The world is beautiful. Let’s keep it that way

The world is beautiful even though our planet today is home to 7.5 billion people, a number that in 30 years from now will stand at 9 billion. Asia alone accounts for 4.5 billion of the global population. 

The world is beautiful even though today 1 in 9 individuals suffers from hunger, and 3 million children die of hunger every year, this despite the fact that we produce 1.5 times more food than the total population. More than half of the hungry people live in Asia. 

The world is beautiful even though one third of the food that we produce for human consumption is lost or wasted every day. This means a third of our resources – soil, water, energy, labour and cash – are lost for nothing. In Asia, about 40 per cent of the losses occur at the post-harvest and processing levels.

The world is beautiful. But we need sustainable agrifood systems and everybody’s involvement to maintain it. 



“We need to all realise that the natural environment and the ecosystem is not our property. It is for the next generation. We must take care of it so the next generation will benefit just as we do now. If we are selfish, there will be no next generation.” 


“We need political will from the policy makers, and we also need to unleash the potential of farmers through their organisations. Who plants our food?  It is the farmers:  it is not the government, it is not the ministers, it is not the company, it is the farmers.” 



“One of the biggest challenges that we in the agrifood systems face is an imbalance of strength in the chain. Some links are strong, but not as strong as other components. We need to step back, look at the chain, and bring our methodologies to the entire chain rather than address one individual component. Acting independently will have very little impact. We have to do this not only at the local level but at the regional level. That’s where the greatest impact will be felt. The local level is good but not sustainable. The regional level is a powerful network.”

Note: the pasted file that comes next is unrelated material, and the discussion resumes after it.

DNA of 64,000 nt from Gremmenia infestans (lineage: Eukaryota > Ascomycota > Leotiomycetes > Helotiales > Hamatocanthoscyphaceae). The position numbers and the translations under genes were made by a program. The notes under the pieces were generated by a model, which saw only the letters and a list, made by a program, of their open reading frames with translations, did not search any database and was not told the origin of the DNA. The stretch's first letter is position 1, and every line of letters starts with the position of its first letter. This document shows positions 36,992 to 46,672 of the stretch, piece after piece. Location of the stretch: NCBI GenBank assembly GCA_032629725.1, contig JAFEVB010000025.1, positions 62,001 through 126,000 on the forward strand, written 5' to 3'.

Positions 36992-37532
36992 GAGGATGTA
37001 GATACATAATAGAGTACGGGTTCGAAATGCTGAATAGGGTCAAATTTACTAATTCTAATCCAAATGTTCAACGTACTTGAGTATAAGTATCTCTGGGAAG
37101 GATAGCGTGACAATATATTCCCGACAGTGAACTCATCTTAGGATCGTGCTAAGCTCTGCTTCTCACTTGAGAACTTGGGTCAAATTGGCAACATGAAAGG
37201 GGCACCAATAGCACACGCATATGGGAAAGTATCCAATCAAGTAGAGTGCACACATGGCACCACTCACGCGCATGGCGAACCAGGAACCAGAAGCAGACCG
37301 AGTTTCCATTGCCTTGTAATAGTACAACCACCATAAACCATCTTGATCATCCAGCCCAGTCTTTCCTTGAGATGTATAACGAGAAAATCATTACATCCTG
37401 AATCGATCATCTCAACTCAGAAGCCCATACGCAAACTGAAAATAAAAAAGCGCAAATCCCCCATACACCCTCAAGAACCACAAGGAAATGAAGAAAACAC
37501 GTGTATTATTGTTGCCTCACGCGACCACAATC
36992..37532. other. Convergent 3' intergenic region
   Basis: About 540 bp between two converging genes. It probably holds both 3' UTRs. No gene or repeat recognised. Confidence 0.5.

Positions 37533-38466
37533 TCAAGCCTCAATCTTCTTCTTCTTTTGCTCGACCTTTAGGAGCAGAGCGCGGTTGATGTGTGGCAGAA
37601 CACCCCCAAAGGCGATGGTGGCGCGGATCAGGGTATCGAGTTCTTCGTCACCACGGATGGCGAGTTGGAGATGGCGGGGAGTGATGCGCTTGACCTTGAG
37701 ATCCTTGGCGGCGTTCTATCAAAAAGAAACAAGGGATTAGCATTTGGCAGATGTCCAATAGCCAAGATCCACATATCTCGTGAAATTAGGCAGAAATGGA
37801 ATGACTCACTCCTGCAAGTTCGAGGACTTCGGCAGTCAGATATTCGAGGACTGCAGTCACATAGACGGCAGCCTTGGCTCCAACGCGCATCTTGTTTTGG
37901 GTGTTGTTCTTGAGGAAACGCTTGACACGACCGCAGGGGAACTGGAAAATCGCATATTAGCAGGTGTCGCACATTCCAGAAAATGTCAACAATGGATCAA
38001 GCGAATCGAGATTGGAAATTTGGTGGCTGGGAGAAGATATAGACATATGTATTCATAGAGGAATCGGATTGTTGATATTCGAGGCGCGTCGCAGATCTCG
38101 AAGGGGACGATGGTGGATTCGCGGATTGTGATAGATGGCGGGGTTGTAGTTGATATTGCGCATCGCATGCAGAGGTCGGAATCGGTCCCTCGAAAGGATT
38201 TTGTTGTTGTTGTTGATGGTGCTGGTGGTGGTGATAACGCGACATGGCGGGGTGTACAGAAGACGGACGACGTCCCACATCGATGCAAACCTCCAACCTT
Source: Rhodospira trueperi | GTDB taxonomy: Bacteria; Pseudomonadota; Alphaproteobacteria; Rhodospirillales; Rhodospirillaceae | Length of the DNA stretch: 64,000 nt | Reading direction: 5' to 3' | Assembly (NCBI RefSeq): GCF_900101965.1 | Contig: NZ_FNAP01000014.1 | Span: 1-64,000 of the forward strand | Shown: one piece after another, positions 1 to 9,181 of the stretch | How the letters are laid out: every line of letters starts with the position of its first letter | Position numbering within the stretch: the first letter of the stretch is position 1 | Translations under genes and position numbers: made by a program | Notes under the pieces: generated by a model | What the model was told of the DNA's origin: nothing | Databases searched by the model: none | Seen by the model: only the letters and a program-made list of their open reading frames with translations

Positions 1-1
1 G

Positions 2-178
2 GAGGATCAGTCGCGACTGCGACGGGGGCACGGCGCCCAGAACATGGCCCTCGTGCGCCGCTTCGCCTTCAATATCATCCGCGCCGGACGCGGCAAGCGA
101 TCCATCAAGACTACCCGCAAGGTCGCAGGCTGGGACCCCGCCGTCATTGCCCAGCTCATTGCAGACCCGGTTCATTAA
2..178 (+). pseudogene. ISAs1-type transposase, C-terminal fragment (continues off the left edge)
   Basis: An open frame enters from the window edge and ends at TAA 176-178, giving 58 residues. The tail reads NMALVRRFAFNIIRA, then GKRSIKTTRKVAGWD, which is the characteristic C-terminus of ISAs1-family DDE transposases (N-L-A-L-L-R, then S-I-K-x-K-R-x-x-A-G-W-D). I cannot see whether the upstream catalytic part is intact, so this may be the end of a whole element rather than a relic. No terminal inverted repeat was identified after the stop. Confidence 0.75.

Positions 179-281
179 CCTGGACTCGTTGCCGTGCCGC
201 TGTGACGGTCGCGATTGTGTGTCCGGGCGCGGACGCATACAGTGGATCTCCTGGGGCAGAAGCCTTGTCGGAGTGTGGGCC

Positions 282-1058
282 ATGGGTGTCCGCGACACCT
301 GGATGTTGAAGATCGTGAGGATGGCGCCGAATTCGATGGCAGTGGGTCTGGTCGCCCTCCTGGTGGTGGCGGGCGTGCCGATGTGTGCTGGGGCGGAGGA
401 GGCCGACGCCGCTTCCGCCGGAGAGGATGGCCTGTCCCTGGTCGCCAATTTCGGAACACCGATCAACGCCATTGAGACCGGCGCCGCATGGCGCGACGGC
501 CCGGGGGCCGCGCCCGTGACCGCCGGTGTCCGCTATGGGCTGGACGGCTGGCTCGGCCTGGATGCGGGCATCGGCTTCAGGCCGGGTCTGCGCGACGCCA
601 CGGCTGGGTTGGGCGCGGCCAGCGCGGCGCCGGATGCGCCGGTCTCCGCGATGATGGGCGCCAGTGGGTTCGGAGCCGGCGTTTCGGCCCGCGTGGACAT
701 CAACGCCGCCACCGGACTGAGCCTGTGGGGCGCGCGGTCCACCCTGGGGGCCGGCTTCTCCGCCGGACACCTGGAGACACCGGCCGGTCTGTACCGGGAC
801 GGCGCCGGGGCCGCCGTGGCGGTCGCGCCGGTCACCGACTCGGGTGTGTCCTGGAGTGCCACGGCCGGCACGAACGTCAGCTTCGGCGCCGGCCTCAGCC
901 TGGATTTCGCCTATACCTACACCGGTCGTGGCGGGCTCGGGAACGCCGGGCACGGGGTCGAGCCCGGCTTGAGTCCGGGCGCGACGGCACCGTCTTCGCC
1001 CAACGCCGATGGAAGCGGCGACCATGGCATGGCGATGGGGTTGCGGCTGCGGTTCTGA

Dr. Mak Soeun, Deputy Director General, General Directorate of Agriculture, Cambodia

“Policy can involve many stakeholders and many agencies. We need to be in harmony, to raise awareness and adopt an integrated approach if we are to implement a win-win situation. Policy dialogue is very important. If we have a good plan and good organisation, we do not waste time and money. We need to raise awareness, to make all the stakeholders understand. I want to see our country increase GDP per capita, its people generate more income, enjoy better and safer food and have good health through the sustainable agrifood system. I would like to see my country developed.”


Mr. Satish Thampy, Managing Director, OLAM Thailand Ltd. (left)

“One of the biggest challenges when we talk about sustainability is the belief that sustainability comes only with premium products. In fact, sustainability should be part of what we do. Sustainability should come with a reduction in the costs for the people who choose to operate sustainably. Reduce the costs and continue to offer the same product at the same price.”
 

Because the world is beautiful…
Watch the interviews with key players in the food value chain from the government and private sectors, research institutes and farmers association in ‘ASEAN 101: ASEAN for the Next Generations’ at www.asean-agrifood.org/asean-101-asean-for-the-next-generations/. The five-minute video reflects challenges that could possibly put an end to the agrifood production in ASEAN and the beautiful world. 

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